When grocery retailers were publishing their sales figures one of the common trends was an increase in online revenues.
This was good news as sales in brick-and-mortar stores were generally down.
Tesco reported a 0.3% drop in like-for-like sales, but grocery home shopping sales rose by 12.9% in the six weeks to January 3.
Similarly Sainsbury’s saw sales drop by 1.9% in the 14 weeks to January 3, and though it didn’t break out online sales it did report a strong performance with 110,000 orders taken in the three days up to December 23.
In order to ensure that online sales continue this upward trend, grocery retailers need to be hot on customer acquisition.
In the battle for new customers much of it will be driven by existing loyalty and brand affinity, but what steps are grocery retailers taking to win new online shoppers?
In this post I’ll look at the different incentives on offer from the UK’s major players, but for more on this topic read our posts on why grocery retailers need to catch up to consumer expectations on mobile and what online grocery retailers can learn from Singapore’s Redmart.
Waitrose is currently giving new customers £65 off their first five online shops – an offer being promoted in its PPC ads and on a homepage carousel.
It’s staggered so new customers get £15 off their first shop, £20 off the second one, and £10 off the next three.
Offering a greater discount on the second shop is a clever move as it increases the likelihood that people will use the service more than once, which edges them towards becoming a regular shopper.
The catch is that you need to spend more than £100 each time and the codes are only valid until April 28 2015.
This offer will only appeal to certain demographics, such as parents with several kids, but then they are probably more likely to shop at Waitrose anyway.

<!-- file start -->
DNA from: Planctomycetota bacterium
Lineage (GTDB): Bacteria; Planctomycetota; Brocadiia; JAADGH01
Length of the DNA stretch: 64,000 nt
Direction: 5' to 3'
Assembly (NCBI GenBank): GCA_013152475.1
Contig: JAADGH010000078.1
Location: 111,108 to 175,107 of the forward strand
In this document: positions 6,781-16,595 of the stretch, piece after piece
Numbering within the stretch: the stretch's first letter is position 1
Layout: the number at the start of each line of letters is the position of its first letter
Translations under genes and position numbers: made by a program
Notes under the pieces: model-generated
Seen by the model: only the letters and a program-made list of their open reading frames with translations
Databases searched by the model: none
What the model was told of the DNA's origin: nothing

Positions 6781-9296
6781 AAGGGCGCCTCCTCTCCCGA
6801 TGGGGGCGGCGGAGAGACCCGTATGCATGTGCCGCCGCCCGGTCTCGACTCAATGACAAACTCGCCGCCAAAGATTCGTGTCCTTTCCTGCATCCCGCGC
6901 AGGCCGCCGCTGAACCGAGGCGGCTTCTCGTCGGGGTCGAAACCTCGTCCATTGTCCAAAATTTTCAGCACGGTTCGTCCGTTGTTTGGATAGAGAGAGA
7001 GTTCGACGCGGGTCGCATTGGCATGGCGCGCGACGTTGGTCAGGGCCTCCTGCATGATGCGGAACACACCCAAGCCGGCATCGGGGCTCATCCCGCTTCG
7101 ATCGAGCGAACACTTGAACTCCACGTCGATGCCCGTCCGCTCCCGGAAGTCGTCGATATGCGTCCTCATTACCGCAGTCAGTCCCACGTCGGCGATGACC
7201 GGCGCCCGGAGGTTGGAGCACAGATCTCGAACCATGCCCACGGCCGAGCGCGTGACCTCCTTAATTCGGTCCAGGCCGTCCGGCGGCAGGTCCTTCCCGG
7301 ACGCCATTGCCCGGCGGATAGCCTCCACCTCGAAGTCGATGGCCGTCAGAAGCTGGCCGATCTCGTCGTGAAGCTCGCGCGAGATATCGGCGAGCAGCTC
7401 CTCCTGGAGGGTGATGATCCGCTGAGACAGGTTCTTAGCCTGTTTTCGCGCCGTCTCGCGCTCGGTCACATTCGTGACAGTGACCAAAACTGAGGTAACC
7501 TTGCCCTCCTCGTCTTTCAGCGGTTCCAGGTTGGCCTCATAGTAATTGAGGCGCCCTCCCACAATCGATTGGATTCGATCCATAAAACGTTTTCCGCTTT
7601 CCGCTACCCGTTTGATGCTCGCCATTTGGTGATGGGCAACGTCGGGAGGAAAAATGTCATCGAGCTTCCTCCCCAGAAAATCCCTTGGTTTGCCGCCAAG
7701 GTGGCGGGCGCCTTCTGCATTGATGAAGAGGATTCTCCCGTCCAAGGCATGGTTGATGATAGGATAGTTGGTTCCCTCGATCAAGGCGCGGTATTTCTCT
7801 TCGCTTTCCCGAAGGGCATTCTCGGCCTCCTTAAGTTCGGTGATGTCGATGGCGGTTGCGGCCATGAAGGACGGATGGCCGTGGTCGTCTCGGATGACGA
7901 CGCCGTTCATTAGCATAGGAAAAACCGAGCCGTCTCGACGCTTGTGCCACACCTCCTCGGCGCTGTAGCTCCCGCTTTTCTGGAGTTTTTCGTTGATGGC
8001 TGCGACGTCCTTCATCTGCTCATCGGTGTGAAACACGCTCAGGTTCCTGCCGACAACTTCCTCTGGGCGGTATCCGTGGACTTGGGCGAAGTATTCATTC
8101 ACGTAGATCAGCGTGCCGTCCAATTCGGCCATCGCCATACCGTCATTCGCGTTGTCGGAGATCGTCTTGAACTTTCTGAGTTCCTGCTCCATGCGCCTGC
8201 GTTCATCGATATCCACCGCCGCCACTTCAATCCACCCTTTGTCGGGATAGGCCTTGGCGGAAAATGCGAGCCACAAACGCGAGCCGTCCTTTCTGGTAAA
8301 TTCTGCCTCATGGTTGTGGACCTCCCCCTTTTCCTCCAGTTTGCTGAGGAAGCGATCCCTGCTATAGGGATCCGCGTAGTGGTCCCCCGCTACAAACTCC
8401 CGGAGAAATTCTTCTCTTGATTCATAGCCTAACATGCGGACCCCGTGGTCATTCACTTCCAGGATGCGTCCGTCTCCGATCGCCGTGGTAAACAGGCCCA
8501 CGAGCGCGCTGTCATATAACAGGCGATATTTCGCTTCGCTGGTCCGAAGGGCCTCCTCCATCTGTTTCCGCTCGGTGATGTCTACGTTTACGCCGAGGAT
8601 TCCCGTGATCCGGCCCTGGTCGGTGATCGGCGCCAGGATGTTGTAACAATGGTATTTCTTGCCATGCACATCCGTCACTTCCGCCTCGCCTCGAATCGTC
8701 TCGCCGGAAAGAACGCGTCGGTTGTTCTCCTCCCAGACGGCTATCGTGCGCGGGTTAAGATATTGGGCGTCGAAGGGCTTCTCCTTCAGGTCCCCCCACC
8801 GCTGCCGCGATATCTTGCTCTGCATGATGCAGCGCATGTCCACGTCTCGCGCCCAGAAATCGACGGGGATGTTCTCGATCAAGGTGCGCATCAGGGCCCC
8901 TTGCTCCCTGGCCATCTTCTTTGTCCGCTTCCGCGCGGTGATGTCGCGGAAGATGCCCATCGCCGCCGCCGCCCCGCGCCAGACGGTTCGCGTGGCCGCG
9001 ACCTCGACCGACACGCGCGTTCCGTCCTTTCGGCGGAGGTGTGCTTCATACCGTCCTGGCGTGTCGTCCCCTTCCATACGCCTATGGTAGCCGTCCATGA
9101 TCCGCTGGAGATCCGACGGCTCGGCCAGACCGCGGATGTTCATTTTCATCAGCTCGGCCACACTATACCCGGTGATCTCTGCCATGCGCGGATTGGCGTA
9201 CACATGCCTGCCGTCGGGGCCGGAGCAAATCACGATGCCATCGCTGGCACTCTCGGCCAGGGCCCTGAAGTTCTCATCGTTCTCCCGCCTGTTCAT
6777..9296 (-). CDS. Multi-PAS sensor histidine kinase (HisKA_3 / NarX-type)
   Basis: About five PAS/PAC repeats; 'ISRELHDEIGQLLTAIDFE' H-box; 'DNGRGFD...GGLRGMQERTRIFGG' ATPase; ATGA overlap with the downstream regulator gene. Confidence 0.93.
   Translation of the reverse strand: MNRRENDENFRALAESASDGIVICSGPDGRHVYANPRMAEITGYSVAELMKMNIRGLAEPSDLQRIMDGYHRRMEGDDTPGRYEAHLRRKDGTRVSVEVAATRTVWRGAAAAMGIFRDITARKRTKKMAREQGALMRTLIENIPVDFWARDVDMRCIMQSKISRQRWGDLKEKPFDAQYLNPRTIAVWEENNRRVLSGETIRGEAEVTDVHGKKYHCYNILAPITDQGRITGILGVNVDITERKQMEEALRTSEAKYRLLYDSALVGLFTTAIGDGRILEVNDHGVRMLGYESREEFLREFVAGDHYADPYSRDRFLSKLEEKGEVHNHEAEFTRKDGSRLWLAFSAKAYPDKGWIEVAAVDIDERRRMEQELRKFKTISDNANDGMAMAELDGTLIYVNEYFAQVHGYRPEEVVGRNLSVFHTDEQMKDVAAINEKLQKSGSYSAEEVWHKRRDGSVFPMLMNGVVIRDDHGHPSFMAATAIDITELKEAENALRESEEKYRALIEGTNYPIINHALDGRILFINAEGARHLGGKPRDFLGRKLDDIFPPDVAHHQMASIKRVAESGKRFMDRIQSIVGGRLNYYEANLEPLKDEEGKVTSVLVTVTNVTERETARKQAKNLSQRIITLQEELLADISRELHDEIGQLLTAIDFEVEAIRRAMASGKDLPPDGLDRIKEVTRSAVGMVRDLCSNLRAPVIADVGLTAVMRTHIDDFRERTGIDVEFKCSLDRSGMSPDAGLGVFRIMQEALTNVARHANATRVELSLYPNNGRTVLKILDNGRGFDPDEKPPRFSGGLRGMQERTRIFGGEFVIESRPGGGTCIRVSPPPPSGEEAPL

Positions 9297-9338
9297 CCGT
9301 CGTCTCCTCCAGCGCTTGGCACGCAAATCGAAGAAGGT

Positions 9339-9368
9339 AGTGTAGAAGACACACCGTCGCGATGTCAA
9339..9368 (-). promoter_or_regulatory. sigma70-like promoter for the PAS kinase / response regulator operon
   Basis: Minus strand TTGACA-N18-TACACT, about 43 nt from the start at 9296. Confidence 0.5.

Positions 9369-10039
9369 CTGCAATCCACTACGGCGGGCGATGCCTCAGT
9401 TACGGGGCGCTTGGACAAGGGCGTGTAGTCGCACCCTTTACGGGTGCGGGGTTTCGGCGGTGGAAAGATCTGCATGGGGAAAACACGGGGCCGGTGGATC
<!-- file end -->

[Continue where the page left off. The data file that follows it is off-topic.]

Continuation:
Looking at the small print, Waitrose’s standard rules are that customers get free delivery but have to spend a minimum of £60 on all ecommerce orders.
Click & collect orders are subject to a £40 minimum spend.
Tesco’s opening offer is £12 off your first online grocery shop when you spend £60 or more before February 28.
The really small print at the bottom of the page reveals that the £60 minimum spend excludes purchases of infant milk formulae, tobacco products, stamps, National Lottery Scratchcards, Delivery Saver subscriptions and delivery or collection charges.
It’s advertised on a carousel on the grocery section of the website, which inevitably moves too quickly for shoppers to actually read all the information.
Tesco’s standard T&Cs are difficult to find, but there’s a minimum spend of £25 and if customers fail to hit this figure they have to pay a £4 charge.
I couldn’t find any mention of delivery charges so I can only assume it’s free, in which case it’s odd that Tesco doesn’t make a bigger deal of it.
Sainsbury’s doesn’t currently have any incentives for new customers which, coupled with its out-dated website, might see it lose out to the competition.
Its standard T&Cs offer customers free delivery after 2pm on Monday to Thursday, but only on orders of more than £100.
There’s a £25 minimum basket spend and orders under £40 are charged a delivery fee of £6.95. Orders for more than £40 are charged a delivery fee of between £2.99 and £5.95.